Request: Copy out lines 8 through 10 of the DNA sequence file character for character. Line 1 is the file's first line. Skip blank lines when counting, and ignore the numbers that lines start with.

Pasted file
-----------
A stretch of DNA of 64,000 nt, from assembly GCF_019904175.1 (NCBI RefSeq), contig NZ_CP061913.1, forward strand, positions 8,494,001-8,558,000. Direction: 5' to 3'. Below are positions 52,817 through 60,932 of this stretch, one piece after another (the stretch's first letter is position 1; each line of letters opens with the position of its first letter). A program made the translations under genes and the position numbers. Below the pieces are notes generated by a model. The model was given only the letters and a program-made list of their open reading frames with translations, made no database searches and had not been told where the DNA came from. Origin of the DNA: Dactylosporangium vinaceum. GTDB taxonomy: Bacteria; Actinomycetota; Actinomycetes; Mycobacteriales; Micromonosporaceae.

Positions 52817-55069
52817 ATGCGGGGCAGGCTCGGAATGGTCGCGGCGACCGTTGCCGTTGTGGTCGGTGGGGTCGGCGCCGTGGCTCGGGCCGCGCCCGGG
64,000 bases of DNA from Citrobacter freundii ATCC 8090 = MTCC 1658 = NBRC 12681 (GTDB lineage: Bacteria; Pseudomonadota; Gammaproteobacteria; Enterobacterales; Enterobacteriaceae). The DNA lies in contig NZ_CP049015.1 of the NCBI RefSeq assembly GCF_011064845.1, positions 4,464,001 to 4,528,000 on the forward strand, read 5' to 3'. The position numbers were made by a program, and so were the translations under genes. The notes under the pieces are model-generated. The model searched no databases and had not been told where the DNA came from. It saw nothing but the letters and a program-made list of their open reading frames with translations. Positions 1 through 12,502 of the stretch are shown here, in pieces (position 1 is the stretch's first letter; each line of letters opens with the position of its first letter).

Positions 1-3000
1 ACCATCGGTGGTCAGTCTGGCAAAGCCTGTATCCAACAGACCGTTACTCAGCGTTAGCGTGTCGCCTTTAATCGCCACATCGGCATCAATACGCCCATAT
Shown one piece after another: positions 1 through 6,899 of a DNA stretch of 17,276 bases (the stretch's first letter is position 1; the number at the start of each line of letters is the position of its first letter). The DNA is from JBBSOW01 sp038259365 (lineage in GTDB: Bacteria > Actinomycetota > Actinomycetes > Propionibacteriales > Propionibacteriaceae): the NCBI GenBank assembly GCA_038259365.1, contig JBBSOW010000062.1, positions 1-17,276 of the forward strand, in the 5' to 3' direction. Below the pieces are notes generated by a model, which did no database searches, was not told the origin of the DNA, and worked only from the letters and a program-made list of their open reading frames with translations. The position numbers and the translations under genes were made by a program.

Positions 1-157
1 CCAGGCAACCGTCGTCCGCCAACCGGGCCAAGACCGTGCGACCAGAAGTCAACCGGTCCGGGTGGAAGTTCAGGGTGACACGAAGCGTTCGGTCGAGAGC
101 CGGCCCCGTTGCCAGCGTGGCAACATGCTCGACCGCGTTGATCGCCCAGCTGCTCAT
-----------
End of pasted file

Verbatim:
Positions 1-157
1 CCAGGCAACCGTCGTCCGCCAACCGGGCCAAGACCGTGCGACCAGAAGTCAACCGGTCCGGGTGGAAGTTCAGGGTGACACGAAGCGTTCGGTCGAGAGC
101 CGGCCCCGTTGCCAGCGTGGCAACATGCTCGACCGCGTTGATCGCCCAGCTGCTCAT